Build a Qwiic Jukebox that is Toddler Approved!

Contributors: QCPete
Favorited Favorite 1

The Enclosure

A lot of my projects end up in some size of a cardboard red box, but for this one, I actually had an enclosure from a previous project sitting in my basement.

the enclosure
The jukebox project enclosure.

Shaping the Acrylic

As I was walking this project into the office, the first thing people asked me was, "Did you bend that acrylic?" Yep. It's actually not as difficult as it may seem. It requires a heating element strip that can be a little pricey. I believe the one we had at SparkFun was something similar to this.

The process is relatively simple, it involves planning your bend points. Then, you lay the acrylic piece on top of the heating element strip for a few minutes and it starts to get soft. If you hear crackling and see bubbles, then you've heated it too long.

Note: A pro tip I learned from our mech shop guru, if you hold the angle you want and then use compressed air directly on the bend, you can cool it down very quickly and get a good angle. Otherwise you will need a jig of sorts to hold it for 10 or more minutes while it cools down.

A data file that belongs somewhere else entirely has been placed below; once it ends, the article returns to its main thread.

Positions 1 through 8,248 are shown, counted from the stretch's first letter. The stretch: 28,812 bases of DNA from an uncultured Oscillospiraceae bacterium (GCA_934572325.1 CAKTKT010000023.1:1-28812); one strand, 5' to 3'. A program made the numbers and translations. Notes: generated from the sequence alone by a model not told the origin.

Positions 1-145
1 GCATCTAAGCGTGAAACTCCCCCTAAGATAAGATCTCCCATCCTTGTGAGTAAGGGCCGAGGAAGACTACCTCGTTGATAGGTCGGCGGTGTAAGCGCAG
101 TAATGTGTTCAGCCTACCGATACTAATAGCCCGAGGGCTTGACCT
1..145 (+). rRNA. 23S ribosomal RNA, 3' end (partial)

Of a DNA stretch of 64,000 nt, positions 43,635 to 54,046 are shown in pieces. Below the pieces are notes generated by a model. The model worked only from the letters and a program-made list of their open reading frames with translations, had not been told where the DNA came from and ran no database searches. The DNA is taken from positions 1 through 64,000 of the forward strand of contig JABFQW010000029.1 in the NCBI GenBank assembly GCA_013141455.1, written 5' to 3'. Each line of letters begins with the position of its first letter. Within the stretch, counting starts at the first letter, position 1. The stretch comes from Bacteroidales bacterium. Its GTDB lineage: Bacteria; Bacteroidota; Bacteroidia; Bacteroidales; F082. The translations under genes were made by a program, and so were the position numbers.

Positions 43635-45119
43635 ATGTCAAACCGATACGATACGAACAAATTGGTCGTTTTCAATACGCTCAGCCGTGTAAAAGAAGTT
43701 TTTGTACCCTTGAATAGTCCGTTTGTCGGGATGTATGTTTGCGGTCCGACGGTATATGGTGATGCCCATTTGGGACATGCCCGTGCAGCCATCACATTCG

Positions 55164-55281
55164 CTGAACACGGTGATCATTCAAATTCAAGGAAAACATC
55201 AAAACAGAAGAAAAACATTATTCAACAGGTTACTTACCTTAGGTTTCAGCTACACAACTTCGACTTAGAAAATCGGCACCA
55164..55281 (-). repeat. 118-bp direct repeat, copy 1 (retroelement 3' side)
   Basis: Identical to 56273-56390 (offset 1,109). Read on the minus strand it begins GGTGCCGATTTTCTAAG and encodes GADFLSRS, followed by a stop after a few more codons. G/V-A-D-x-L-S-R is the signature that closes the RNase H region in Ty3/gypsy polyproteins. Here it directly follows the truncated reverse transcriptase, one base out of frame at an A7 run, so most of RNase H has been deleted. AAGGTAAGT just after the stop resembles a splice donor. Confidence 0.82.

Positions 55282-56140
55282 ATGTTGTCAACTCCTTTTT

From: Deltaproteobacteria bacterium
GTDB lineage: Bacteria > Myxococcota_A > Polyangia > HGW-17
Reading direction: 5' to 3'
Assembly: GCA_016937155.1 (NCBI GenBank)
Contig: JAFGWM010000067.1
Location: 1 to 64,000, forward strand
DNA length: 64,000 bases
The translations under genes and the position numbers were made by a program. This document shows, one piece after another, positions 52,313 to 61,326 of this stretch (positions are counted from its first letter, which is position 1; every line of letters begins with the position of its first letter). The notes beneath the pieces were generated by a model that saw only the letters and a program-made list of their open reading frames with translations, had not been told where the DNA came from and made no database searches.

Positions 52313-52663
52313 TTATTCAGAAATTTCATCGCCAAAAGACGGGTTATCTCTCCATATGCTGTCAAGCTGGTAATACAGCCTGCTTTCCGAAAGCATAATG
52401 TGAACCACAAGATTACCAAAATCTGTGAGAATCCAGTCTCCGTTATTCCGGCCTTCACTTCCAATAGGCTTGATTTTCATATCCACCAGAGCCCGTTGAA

I'd be curious if anyone reading has attempted to make their own heating element similar to this (or has any ideas on how to do it DIY). Please comment below. From all of the interest I have seen with this enclosure, I'm sure a cheaper DIY option would be very popular.

The Wooden Frame

For my enclosure, I opted to have wood sides. It makes for a nice finished look (without any screws or bolts showing). I used a hand router to make some channels where the edge of the bend acrylic would "press" into the side of my wood sides. Some great info on hand routing here.

If you had a CNC machinelike the Shapeoko XXL, you could design the route and get a much cleaner cut. To do it by hand, I layed my bent acrylic on it's side (on top of the wood), traced it, then slowly guided the router along the trace.

shot of imperfections
Imperfections on the inner cut. (Click to enlarge.)
epoxy bead
Frame glued with epoxy. (Click to enlarge.)

In the picture on the left, you can see how my route isn't perfectly straight, but ultimately the small imperfections will not be noticed. After a quick stain on the wood and a couple sprays of poly, the final step is to fill the route with a bead of epoxy and slide the acrylic into place (pictured on right).

The Faceplate

I opted to have a removable faceplate, so that I could have better access to the electronics during development and eventually re-purpose this enclosure for various projects. I'm so glad I did, because it worked perfectly for this jukebox project.

backside of faceplate
The backside of the faceplate. (Click to enlarge)